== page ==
Friday, October 10, 2014

When to Say No

Today's society says that your child needs to be involved in as many things as possible to succeed in life.  I live in the 4th largest city in the US, Houston, and this is more apparent here than many other places in the South.  It's a constant competition to say that "my child can do this" or "my child is involved in that".

Having a child with Asperger's, or High Functioning Autism, make this competition extremely difficult.  Group activities, like sports, leave these children in sensory overload and feeling defeated.  Understand, that the feelings of defeat don't come from a lack of trying.  Most children with Asperger's also have trouble with spacial orientation, and simply don't perform at sports as many of their peers.  There are always exceptions, but this has certainly held true with my Aspergers son.

Birthday parties are also a challenge.  Sensory overload abounds.  There are noisy children, having fun all around them.  There's competitive games, that they don't have muscle coordination to play well.  And sugar, lots and lots of sugar.  This means that parties can be a recipe for disaster.

Group lessons can also be difficult.  When class sizes get too large, an Asperger's child can go into meltdown, or begin to exhibit ADHD like behavior.  When there is so much activity around them, they don't know where to look and what to do with their body.

There are many activities that can send your child into overload and it's important to understand which one will be too much for them.  Pushing a child into a situation that's uncomfortable for them will only lead to disaster.  Even the best behaved Asperger's child will eventually act out.  This behavior is not intentional, simply a way for them to release their feelings.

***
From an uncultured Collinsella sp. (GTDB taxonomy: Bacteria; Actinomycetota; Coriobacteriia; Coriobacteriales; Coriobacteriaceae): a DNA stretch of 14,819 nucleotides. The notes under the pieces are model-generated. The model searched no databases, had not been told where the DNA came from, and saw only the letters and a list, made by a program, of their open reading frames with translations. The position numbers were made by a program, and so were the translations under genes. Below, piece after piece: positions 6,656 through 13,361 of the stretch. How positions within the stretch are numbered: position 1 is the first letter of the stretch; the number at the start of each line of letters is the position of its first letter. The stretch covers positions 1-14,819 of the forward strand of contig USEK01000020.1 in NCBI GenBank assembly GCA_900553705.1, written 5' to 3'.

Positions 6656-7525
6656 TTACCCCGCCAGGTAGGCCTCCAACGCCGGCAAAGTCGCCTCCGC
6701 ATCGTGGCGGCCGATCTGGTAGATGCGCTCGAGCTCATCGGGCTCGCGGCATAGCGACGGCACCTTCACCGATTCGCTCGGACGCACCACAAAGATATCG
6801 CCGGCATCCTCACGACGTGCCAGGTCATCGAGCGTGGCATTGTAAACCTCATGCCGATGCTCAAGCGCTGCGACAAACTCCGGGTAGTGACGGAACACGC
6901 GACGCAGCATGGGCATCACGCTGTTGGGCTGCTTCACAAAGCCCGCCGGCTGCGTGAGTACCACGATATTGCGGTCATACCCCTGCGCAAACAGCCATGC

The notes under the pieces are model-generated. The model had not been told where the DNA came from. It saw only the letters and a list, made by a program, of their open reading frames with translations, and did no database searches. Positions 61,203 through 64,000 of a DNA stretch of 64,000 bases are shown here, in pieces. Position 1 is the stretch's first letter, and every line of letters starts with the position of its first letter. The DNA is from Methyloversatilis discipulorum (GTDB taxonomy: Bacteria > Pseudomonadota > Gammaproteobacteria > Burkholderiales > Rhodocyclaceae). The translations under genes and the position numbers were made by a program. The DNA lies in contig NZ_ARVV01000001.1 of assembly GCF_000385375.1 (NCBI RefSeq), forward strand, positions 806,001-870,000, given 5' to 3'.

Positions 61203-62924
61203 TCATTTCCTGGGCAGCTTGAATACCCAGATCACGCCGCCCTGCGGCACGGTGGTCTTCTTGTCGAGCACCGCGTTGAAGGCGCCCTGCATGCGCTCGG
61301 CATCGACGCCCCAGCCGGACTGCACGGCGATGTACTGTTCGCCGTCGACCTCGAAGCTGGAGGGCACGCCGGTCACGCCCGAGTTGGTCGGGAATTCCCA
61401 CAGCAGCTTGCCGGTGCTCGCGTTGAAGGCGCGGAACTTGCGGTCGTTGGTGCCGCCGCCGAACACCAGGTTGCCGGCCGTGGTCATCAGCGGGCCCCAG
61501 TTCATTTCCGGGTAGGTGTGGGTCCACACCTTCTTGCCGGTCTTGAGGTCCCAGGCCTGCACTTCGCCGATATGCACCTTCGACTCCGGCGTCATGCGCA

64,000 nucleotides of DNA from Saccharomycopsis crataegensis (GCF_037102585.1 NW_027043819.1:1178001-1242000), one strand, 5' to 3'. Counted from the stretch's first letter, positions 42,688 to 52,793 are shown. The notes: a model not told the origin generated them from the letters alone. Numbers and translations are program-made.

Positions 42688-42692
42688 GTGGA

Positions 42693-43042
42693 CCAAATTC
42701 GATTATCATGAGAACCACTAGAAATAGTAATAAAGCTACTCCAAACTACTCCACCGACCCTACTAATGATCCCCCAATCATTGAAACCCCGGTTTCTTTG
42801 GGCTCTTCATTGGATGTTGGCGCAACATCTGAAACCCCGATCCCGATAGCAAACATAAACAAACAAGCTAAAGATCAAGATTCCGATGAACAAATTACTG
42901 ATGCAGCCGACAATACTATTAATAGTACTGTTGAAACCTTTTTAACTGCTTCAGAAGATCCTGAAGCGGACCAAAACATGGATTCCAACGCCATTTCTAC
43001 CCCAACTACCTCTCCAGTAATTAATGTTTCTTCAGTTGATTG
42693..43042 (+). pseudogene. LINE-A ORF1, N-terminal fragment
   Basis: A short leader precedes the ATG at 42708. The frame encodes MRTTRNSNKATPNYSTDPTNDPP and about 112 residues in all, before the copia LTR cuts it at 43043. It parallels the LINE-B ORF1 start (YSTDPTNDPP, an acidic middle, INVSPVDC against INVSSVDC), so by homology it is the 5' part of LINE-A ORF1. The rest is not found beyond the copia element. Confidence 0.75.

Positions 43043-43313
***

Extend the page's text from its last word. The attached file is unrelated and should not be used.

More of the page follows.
Learning when to say no is something that I'm learning.  When I'm asked to attend something with my child, or we're considering a new activity, there are a few questions that I always ask myself:

1 - Will the venue be crowded?
2 - Can I remove my child/children quickly if it becomes too much?
3 - Will it be noisy?
4 - Will my child be forced into physical contact with others
5 - Do the chances of success outweigh the risk of meltdown?
6 - How busy have we been the rest of the week?

We rarely go to birthday parties, they are usually too much stimulation for C-note.  Sports also leave him feeling less than what he really is.  We have found a local swim team that he can compete, but he is only trying to beat himself and no other person.  We are trying to get down to 1 activity a day, with at least 1 day a week that nothing is scheduled.  If we want to see friends, we invite them to our house, it's comforting to my son.  Yes, they need a change of scenery at times, but too often, and it just causes stress.

It's ok to say no to extra activities.  It's ok not to go to someone's BBQ.  Saying no doesn't make you a bad parent, it makes you a sensitive parent.  Not going out doesn't make you anti-social, or overprotective;  It means that you care about your child's feelings more than another persons.

If those who invited you are true friends, they will understand, that sometimes, it's better to meet at your house if they want to see you.  There will be times that you can't avoid an overloading situation, but simply prepare as best as you can.  For my C-note, we have a tablet, with games set at his level, that he can retreat into it and block out everything around him.

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